It nests in large, dense, conspicuous colonies, numbering thousands of pairs, on rocky terrain, often without substantial soil or vegetation, from the spray zone to 75 m elevation (Davis 2013, Hiscock and Chilvers 2014). Like all Eudyptids, Erect-crested Penguins are obligate brood reducers and rear only one chick. The egg-size dimorphism is the most extreme for any bird with B-eggs being 85% heavier in mass than A-eggs (Davis 2013). Diet composition has not been studied but it assumed to consist of krill, squid, and fish (Davis 2013).
With a severe lack of data on the species it is difficult to assess what causes population declines (Davis 2013). The absence of introduced terrestrial predators disrupting penguin populations on the mainland points towards sea-based threats, which most likely consist of changes in marine productivity due to ocean warming and, potentially, interactions with fisheries (Trathan et al. 2015).
Conservation Actions Underway
Both islands are Nature Reserves and part of a World Heritage Site designated in 1998. Opportunistic monitoring of population size takes place.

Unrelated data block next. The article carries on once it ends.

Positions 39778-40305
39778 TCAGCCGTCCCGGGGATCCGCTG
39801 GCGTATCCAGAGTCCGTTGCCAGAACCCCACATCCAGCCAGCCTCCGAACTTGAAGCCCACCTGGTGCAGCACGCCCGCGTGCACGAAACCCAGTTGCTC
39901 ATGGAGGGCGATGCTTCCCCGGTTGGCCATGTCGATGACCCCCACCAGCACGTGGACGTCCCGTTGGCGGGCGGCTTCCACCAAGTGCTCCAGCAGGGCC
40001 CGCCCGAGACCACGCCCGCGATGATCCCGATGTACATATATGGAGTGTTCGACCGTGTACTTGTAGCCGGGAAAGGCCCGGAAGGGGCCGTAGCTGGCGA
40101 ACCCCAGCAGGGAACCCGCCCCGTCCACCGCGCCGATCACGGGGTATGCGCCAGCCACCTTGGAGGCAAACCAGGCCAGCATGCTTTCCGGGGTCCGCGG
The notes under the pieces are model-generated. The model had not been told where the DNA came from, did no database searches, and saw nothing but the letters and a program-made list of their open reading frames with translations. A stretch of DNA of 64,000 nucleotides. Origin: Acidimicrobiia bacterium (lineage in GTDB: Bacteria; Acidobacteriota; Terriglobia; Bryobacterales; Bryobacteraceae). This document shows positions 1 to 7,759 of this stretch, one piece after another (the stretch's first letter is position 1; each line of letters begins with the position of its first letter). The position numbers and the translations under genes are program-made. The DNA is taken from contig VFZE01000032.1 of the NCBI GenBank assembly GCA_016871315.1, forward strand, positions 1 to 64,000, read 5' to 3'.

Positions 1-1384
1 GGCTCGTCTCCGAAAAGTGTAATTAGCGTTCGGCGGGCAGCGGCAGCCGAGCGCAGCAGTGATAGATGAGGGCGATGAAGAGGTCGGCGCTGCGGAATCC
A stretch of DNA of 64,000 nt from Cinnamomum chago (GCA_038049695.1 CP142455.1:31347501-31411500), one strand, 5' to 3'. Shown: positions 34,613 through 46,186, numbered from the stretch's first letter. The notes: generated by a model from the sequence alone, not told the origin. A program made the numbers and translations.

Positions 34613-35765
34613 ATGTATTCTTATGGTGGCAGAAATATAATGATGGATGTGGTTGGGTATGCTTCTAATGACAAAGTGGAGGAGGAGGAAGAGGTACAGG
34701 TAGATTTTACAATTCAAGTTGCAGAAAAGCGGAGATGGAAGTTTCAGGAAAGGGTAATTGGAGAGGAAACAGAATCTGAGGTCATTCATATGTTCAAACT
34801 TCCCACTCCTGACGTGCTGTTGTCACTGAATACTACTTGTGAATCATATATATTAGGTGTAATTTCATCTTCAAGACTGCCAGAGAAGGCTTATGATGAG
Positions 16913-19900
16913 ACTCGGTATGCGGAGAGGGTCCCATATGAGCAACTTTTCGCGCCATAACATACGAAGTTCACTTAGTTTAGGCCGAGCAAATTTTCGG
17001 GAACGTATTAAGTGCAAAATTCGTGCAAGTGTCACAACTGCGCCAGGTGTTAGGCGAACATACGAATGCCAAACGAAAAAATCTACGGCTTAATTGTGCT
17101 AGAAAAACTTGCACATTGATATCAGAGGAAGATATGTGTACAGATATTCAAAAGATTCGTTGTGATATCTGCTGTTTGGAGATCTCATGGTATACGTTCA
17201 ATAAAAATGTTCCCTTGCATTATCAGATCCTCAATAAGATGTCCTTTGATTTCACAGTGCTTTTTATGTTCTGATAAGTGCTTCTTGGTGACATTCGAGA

Conservation Actions Proposed
Survey a sample of Antipodes Island colonies every five years, and re-photograph photo-points from the 1978 and 1995 expeditions. Survey Proclamation Island (Bounty Islands) every five years (Hiscock and Chilvers 2014). Compare aerial and ground surveys of the Bounty Islands to ascertain the viability of using the former method for monitoring colonies (Taylor 2000). Conduct detailed studies to determine foraging ranges, commercial fisheries interactions, and oceanographic or climatic changes (Davis 2013). Bring in international agreements for the creation of further Marine Protected Areas and agreements on the regulation of fisheries, oil and other marine activities.
60 cm. Medium-sized, yellow-crested, black-and-white penguin. Bluish-black to jet black upperparts. White underparts. Broad, bright yellow eyebrow-stripe extends over eye to form short, erect crest. Similar spp. Differs from all other crested penguin species in having an erect crest.
Text account compilers
Trathan, P. N., Clark, J.
Amey, J., Booth, A.M., Ellenberg, U., Hiscock, J., Houston, D., Taylor, G.A., Webster, T., van Heezik, Y., Garcia Borboroglu , P., Mattern, T., McClellan, R., Seddon, P., Benstead, P., Calvert, R., Mahood, S., Moreno, R., Taylor, J. & Martin, R.
BirdLife International (2021) Species factsheet: Eudyptes sclateri. Downloaded from http://www.birdlife.org on 04/03/2021. Recommended citation for factsheets for more than one species: BirdLife International (2021) IUCN Red List for birds. Downloaded from http://www.birdlife.org on 04/03/2021.